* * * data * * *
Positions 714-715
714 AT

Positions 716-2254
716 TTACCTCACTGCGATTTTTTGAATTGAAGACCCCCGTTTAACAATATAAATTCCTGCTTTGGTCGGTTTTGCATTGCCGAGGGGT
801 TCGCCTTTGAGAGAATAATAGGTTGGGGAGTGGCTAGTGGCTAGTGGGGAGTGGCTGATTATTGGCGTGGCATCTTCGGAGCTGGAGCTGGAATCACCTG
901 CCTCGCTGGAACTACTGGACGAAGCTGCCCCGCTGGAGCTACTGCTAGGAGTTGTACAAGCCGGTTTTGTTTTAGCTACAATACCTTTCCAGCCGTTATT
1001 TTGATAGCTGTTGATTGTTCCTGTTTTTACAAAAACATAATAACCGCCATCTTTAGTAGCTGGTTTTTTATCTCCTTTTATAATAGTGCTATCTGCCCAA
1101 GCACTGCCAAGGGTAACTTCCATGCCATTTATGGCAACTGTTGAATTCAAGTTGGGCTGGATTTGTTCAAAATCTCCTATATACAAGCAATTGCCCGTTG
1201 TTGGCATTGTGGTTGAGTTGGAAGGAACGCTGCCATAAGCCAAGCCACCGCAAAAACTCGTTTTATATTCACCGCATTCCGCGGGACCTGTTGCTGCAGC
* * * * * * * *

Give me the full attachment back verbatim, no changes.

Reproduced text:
Positions 714-715
714 AT

Positions 716-2254
716 TTACCTCACTGCGATTTTTTGAATTGAAGACCCCCGTTTAACAATATAAATTCCTGCTTTGGTCGGTTTTGCATTGCCGAGGGGT
801 TCGCCTTTGAGAGAATAATAGGTTGGGGAGTGGCTAGTGGCTAGTGGGGAGTGGCTGATTATTGGCGTGGCATCTTCGGAGCTGGAGCTGGAATCACCTG
901 CCTCGCTGGAACTACTGGACGAAGCTGCCCCGCTGGAGCTACTGCTAGGAGTTGTACAAGCCGGTTTTGTTTTAGCTACAATACCTTTCCAGCCGTTATT
1001 TTGATAGCTGTTGATTGTTCCTGTTTTTACAAAAACATAATAACCGCCATCTTTAGTAGCTGGTTTTTTATCTCCTTTTATAATAGTGCTATCTGCCCAA
1101 GCACTGCCAAGGGTAACTTCCATGCCATTTATGGCAACTGTTGAATTCAAGTTGGGCTGGATTTGTTCAAAATCTCCTATATACAAGCAATTGCCCGTTG
1201 TTGGCATTGTGGTTGAGTTGGAAGGAACGCTGCCATAAGCCAAGCCACCGCAAAAACTCGTTTTATATTCACCGCATTCCGCGGGACCTGTTGCTGCAGC